AFBF supports farm truck measures in transportation bill

Although the Highway Bill (S.1813) has been a victim of partisan politics, according toNational Cattlemen’s Beef Association Associate Director of Legislative Affairs Kent Bacus, Senate Majority Leader Harry Reid (D-Nev.) and Senate Minority Leader Mitch McConnell (R-Ky.) reached an agreement on the consideration of a series of amendments to the Highway Bill. Two of those amendments, which passed, are of particular importance for farm and ranch families. Specifically, an amendment brought forth by Senator Amy Klobuchar (D-Minn.) will exempt drivers of farm vehicles from having to acquire a commercial driver’s license. Another amendment, introduced by Senator Jeff Merkley (D-Ore.), will waive hours of service restrictions during harvest seasons.

“Farmers and ranchers are not professional truck drivers and shouldn’t be treated as such. Hauling livestock to market two times a year is hardly the same as hauling goods across the country on a daily basis. Subjecting family farmers and ranchers to costly and requirements is an unnecessary burden we cannot afford,” said Bacus. “NCBA and its members were pleased to see the U.S. Senate approve two commonsense amendments that differentiate agriculture from commercial transportation.”

The American Farm Bureau Federation also  supports the measures to make certain farm vehicles exempt from federal motor vehicle regulations that are appropriately aimed at the long-haul trucking industry.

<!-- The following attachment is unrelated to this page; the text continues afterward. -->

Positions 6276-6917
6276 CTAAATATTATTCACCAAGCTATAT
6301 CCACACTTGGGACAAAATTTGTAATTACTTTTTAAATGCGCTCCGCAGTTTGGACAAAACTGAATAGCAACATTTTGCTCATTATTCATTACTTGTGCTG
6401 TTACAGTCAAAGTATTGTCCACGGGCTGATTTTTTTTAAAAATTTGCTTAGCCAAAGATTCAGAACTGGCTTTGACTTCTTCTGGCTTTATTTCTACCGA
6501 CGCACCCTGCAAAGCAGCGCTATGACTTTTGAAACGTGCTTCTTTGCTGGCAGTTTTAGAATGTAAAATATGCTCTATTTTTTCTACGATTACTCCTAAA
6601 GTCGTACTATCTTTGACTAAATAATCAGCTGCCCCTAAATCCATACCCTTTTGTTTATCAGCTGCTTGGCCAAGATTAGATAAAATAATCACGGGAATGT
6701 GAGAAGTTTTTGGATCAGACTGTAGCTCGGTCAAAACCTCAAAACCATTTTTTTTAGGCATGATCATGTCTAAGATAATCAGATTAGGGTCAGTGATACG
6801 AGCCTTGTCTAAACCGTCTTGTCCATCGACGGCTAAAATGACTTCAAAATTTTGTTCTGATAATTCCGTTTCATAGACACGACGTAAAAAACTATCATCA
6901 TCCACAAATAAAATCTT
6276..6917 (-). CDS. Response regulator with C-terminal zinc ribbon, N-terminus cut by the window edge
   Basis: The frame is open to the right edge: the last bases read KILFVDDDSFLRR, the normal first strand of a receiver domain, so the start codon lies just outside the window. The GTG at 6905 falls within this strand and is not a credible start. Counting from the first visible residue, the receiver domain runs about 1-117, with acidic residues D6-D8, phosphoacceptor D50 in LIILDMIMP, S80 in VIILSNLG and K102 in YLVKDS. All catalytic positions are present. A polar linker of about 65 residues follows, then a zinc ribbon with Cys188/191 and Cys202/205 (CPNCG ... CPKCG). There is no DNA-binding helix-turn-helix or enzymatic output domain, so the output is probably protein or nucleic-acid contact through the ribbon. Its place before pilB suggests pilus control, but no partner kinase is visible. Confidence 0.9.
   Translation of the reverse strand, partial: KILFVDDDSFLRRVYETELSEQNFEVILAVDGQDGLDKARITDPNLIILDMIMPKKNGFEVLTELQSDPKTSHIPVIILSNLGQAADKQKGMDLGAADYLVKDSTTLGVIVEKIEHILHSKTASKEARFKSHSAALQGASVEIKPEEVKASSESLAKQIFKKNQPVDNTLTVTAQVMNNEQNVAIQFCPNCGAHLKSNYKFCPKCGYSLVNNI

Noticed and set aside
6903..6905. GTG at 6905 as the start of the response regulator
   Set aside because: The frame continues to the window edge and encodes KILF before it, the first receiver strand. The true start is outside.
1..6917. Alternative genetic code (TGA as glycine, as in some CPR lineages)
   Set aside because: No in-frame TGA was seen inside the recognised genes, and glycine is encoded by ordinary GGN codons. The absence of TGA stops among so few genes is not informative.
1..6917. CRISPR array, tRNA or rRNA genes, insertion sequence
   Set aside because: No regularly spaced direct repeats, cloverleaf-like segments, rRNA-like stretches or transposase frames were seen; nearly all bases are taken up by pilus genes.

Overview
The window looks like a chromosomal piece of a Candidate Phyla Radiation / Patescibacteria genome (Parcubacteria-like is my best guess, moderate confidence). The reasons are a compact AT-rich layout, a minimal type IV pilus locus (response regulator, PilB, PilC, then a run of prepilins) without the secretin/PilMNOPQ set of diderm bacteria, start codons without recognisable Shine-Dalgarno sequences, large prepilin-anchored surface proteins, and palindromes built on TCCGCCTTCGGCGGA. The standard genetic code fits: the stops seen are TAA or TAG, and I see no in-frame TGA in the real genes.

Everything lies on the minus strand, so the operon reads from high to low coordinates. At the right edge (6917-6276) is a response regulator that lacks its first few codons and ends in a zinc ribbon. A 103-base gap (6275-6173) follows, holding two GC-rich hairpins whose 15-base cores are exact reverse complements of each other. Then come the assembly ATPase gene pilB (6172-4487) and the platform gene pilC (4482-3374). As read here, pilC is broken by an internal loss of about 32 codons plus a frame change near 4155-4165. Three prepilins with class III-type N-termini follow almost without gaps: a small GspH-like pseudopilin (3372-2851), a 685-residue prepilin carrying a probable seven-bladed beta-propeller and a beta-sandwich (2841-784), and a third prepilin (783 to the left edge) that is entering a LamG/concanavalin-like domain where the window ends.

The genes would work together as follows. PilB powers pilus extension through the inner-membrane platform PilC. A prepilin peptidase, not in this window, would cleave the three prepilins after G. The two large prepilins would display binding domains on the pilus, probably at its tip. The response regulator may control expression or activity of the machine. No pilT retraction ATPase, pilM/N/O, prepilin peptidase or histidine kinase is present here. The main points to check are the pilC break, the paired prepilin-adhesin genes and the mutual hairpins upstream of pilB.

The first amendment, introduced by Sen. Jeff Merkley (D-Ore.), would provide an exemption for farm trucks. That measure is co-sponsored by Sens. Patrick Toomey (R-Pa.) and Roy Blunt (R-Mo.). If based solely on weight limits, even a one-ton pickup truck pulling a trailer could be subject to the long-haul regulations.

“The amendment is important because some states exempt farm vehicles while others do not,” said AFBF President Bob Stallman. “Under the current situation, merely the act of crossing state lines can trigger conflicting requirements for some farmers who are doing nothing more than hauling their own crop. These regulations can be particularly burdensome for farmers and ranchers living in counties bordering another state where their best market might be just across the state line.”

The second Farm Bureau-supported amendment to S. 1813 would exempt certain farm truck drivers from regulations on maximum driving and on-duty times during harvest and planting seasons. It is sponsored by Sens. Amy Klobuchar (D-Minn.) and Pat Roberts (R-Kan.).

“This measure is particularly crucial during the two busiest times of a farmer’s year,” Stallman said.

The amendment would apply to drivers transporting agricultural commodities within 100 miles of the farm that produced them, or those carrying farm supplies for agricultural purposes within 100 miles of the wholesale or retail distribution point. Each state would determine its own planting and harvest periods.

According to the U.S. House of Representatives, it is not moving forward with its version of the Highway Bill. Instead, the House will take up the two-year Senate bill, sponsored by Sens. Barbara Boxer (D-Calif.) and James Inhofe (R-Okla.), which was debated in the Senate today. Once the Senate concludes consideration of the amendments, the bipartisan legislation will be brought up for consideration this week. The bill will then move to the House for consideration.

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